Compilers are the workhorse that bridge the gap between human readable and machine executable code. The diversity of modern programs, along with the advent of new and complex hardware architectures, has strained the capabilities of current compilers, making development and maintenance of automatic program optimizations in compilers exceedingly challenging. In spite of this, modern compiler optimizations are still constructed manually, expending considerable human effort.
In this talk, I will show how to construct compiler optimizations in a more automated manner using compiler auto-vectorization as an example. More specifically, I will show how to construct the three main components of a compiler optimization pass, namely, the transformation space, cost model and the optimization algorithm using both formal reasoning and machine learning.
First, I will demonstrate how to automatically generate a richer transformation space for compiler auto-vectorization using just the formal ISA semantics of a given hardware platform with the vectorizer generator Vegen. Vegen automatically supports newer vector instructions compared to manually-written vectorizers and outperforms production compilers on a number of important kernels.
Second, I will show how to automatically learn the optimization algorithm that selects the best transformation choice among valid vectorization opportunities exposed through the transformation space in Vemal. Vemal formulates the optimization problem as a sequential decision making process and shows that it is feasible to learn how to imitate a costly oracle.
Third, I will briefly present how to use data-driven techniques to learn compiler cost models with Ithemal. Ithemal automatically learns how to predict the throughput of basic blocks represented in a given ISA and the results show that it is significantly more accurate than state-of-the-art hand-written cost models used in production compilers.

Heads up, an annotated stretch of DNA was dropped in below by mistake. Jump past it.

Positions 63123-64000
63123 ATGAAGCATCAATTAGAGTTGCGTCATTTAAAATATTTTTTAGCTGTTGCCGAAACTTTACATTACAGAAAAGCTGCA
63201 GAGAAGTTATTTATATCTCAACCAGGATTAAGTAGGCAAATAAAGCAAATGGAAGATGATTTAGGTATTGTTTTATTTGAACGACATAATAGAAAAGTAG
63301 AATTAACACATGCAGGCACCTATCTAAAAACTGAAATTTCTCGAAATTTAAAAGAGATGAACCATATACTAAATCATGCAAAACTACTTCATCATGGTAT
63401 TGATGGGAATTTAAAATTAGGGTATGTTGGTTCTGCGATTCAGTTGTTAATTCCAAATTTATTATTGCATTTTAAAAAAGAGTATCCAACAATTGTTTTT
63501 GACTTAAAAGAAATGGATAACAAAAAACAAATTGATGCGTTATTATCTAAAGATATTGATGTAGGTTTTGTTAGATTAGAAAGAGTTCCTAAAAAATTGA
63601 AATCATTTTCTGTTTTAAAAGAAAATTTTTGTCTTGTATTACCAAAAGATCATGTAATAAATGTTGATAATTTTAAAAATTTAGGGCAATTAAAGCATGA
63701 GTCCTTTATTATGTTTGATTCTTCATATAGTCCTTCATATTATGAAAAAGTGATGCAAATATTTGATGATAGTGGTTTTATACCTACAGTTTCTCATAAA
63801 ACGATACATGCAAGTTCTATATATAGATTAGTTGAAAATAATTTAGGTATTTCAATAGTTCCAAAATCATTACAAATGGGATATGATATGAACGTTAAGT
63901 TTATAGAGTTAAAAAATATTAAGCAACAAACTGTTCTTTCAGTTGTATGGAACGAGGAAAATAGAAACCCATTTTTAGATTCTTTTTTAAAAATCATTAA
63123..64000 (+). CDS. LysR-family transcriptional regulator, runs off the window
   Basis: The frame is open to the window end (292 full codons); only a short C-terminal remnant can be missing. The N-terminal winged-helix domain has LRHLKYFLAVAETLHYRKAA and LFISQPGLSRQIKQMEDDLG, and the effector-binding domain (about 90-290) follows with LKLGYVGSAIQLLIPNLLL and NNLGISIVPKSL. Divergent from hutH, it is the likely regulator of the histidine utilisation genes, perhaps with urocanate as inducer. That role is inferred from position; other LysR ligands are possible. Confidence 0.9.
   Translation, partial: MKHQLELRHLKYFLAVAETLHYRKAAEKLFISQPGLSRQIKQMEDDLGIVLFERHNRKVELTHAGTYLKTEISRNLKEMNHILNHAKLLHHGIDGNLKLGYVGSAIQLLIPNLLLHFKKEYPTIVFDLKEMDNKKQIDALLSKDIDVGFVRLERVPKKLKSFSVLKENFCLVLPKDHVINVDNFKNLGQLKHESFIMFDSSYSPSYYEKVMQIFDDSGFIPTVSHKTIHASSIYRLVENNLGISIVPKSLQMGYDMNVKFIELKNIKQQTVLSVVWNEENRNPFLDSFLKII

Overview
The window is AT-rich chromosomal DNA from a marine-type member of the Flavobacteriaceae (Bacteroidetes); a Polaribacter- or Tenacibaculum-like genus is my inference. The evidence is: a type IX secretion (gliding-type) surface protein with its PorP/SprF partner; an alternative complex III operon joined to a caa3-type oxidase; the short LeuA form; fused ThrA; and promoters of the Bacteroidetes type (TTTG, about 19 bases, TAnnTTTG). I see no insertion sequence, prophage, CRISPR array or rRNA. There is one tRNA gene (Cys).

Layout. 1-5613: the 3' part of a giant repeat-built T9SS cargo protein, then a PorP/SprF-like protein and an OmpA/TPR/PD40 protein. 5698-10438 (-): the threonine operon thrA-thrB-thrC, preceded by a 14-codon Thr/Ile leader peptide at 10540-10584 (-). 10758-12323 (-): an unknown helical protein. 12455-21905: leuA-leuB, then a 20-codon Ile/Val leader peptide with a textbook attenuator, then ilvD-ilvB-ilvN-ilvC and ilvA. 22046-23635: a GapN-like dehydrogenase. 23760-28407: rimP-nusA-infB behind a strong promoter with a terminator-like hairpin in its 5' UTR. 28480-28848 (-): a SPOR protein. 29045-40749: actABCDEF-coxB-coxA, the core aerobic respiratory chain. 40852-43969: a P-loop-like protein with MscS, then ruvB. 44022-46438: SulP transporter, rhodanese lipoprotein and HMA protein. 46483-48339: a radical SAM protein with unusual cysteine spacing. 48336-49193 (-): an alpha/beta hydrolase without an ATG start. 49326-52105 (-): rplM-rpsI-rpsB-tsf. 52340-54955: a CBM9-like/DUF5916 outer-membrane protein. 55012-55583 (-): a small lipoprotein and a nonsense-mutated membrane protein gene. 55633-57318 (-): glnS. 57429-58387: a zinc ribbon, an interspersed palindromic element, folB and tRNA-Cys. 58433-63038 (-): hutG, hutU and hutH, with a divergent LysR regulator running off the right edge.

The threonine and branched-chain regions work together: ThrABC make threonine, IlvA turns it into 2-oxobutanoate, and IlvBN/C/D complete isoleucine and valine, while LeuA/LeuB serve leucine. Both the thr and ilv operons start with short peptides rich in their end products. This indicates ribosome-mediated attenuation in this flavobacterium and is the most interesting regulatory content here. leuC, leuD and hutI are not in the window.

The synergy in design of these three components will pave the way towards developing more automated means of constructing compiler optimizations that achieve state-of-the-art results.
Charith Mendis is an Assistant Professor in Computer Science at the University of Illinois at Urbana-Champaign. Before that, he was a visiting faculty researcher at Google Brain. His research interests include Compilers, Machine Learning for Systems and Program Analysis. He completed his PhD and Masters degrees at MIT. Charith was the recipient of the William A. Martin thesis prize for an outstanding Masters thesis at MIT, the best student paper award at IEEE Big Data conference and the best paper award at ML for Systems workshop at ISCA. He has published work at both top programming language venues such as PLDI and OOPSLA as well as at top machine learning venues such as ICML and NeurIPS.
Part of the Illinois Computer Science Speaker Series. Faculty host: Lawrence Rauchwerger